|Matteo Renzi, mayor of Florence, tells reporters a fresco lost for five centuries may be hidden in city hall [Reuters]
Researchers may have discovered traces of a lost mural by Leonardo Da Vinci by poking a probe through cracks in a 16th-century fresco painted on the wall of one of Florence's most famous buildings.
The latest findings on Monday still leave much mystery in the hunt for the "Battle of Anghiari", a wall mural painted by Da Vinci in Florence's storied Palazzo Vecchio, and possibly hidden behind another fresco.
The hunt for the unfinished mural has captivated art historians for centuries, and took on fresh impetus in the last years with the employment of state-of-art scientific tools.
Some believe Da Vinci's mural, which he began in 1505 to commemorate the 15th-century victory by Florence over Milan at the medieval Tuscan town of Anghiari, may be hidden behind a newer wall, which was frescoed over decades later by Giorgio Vasari.
Da Vinci's "Battle of Anghiari" was unfinished when the artist left Florence in 1506.
Maurizio Seracini, an Italian engineer from the University of San Diego, told reporters that the fragments of colour retrieved by the probe in the palace's Hall of the 1500s are consistent with pigments used by Da Vinci.
He said an analysis showed that the red, black and beige paint found is consistent with the organic paint Da Vinci used on his frescoes.
But the paint could also have been used by Da Vinci's contemporaries in Florence, which is awash in Renaissance art. Seracini called the results "encouraging" but preliminary.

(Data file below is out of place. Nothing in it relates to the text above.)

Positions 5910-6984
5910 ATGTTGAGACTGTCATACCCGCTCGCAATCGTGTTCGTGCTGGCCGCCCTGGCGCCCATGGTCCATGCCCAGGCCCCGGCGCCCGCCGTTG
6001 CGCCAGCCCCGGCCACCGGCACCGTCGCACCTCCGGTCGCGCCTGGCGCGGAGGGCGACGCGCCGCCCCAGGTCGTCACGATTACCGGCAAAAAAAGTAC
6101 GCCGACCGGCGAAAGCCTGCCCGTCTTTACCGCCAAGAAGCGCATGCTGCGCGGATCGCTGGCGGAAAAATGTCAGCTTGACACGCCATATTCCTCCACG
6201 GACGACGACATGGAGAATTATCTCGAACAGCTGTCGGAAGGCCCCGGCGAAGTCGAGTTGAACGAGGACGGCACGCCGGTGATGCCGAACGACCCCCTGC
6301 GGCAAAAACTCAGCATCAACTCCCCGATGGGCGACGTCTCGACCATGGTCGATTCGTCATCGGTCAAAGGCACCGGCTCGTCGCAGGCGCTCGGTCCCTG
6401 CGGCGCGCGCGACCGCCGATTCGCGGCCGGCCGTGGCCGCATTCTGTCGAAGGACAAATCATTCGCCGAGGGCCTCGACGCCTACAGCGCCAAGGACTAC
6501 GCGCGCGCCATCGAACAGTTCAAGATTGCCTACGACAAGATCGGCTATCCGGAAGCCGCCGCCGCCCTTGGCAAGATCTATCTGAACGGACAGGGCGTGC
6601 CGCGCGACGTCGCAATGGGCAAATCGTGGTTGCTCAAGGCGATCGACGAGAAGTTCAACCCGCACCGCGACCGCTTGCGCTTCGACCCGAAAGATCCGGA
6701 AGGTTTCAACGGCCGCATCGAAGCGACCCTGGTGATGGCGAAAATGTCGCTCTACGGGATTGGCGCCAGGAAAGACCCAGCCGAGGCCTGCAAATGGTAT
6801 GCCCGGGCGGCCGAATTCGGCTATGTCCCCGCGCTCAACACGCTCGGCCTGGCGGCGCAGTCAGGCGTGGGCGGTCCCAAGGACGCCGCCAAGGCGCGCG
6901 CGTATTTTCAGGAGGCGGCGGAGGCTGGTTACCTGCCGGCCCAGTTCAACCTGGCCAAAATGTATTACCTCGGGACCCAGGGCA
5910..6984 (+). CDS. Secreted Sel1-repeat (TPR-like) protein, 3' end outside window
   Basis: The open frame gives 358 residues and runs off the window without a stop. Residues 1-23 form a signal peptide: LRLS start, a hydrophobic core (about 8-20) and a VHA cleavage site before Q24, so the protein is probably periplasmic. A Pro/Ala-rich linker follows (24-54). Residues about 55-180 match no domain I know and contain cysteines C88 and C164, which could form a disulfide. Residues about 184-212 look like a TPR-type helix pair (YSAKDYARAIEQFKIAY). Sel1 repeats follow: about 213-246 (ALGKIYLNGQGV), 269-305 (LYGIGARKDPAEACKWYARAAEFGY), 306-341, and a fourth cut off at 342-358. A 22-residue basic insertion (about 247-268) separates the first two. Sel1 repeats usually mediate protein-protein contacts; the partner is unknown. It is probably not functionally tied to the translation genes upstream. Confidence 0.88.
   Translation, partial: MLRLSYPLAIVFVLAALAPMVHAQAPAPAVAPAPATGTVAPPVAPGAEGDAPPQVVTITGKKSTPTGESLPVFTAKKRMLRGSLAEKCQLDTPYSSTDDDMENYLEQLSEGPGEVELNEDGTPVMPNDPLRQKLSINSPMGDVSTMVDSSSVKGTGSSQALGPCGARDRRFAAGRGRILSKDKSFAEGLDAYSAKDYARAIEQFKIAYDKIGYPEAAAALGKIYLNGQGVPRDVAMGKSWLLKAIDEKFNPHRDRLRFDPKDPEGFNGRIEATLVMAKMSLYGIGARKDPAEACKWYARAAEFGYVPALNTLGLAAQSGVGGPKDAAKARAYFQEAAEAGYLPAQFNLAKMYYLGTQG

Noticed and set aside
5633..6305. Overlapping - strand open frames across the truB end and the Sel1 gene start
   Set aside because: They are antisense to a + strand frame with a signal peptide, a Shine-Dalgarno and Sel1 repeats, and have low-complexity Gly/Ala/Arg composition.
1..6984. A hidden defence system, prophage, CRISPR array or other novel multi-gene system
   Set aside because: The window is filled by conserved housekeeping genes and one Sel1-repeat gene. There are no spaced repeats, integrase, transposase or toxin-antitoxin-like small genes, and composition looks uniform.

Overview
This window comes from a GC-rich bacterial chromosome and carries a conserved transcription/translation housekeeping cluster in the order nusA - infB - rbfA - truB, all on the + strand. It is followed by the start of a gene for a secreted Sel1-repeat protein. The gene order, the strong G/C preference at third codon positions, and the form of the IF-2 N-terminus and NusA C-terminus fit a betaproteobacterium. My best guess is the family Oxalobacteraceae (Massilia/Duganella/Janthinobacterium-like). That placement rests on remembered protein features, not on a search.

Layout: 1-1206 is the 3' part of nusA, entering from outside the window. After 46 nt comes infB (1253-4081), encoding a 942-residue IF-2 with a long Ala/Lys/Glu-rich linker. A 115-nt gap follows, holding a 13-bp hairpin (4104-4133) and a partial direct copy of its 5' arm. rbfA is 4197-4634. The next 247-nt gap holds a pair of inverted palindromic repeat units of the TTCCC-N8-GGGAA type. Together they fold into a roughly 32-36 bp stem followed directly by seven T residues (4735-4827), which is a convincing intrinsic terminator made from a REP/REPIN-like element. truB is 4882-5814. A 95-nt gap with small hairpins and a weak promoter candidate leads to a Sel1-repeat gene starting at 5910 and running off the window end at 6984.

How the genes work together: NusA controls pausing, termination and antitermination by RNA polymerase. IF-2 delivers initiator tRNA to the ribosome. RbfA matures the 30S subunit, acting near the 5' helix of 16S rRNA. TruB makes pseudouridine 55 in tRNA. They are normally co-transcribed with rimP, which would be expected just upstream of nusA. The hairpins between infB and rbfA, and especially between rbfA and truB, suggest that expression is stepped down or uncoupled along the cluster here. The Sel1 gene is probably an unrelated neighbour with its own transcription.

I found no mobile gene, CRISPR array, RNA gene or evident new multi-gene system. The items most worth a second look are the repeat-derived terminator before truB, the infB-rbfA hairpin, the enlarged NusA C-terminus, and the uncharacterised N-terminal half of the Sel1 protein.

To find samples of pigment of the wall behind a space previously discovered under the Vasari, work, experts slipped probes through areas where paint on the outer wall's fresco was either cracked or flaked off, noted Cristina Acidini, the head of Florence's cultural heritage and museums.
For one sample, a probe was slipped into a spot near a downward thrusting sword in Vasari's work. For another sample, the probe went through a point near the head of a horse, with its eye open wide as if startled.
Seracini was inspired by the word's Cerca, trova ("Seek and you shall find") which were painted on a tiny flag in Vasari's painting depicting a different battle.
Those who think Da Vinci's work might be hidden behind the later wall painting contend it is unlikely that Vasari, famed for his biographies of Renaissance artists, would have destroyed any masterpiece by Da Vinci.
"We have found these very special black pigments, and there are some traces of red," Seracini told reporters. The red is a kind of lacquer "used for oil painting. And this element matches Da Vinci's plan to paint his 'Battle of Anghiari' with an oil technique", Seracini contended.
Seracini and his colleagues note that some black material found behind Vasari's wall shows a chemical composition similar found in brown glazes in two Da Vinci works, "Mona Lisa" and "St John the Baptist".
Previously, using radar and X-rays, Seracini and his team found a cavity behind Vasari's fresco that they think could indicate a space between two walls.
Florence Mayor Matteo Renzi said one plan aims to remove some parts of the Vasari fresco which were restored in the 19th and 20th centuries, to look behind them.
"We are sure that the 'Battle of Angiari' is behind Vasari's work," he said.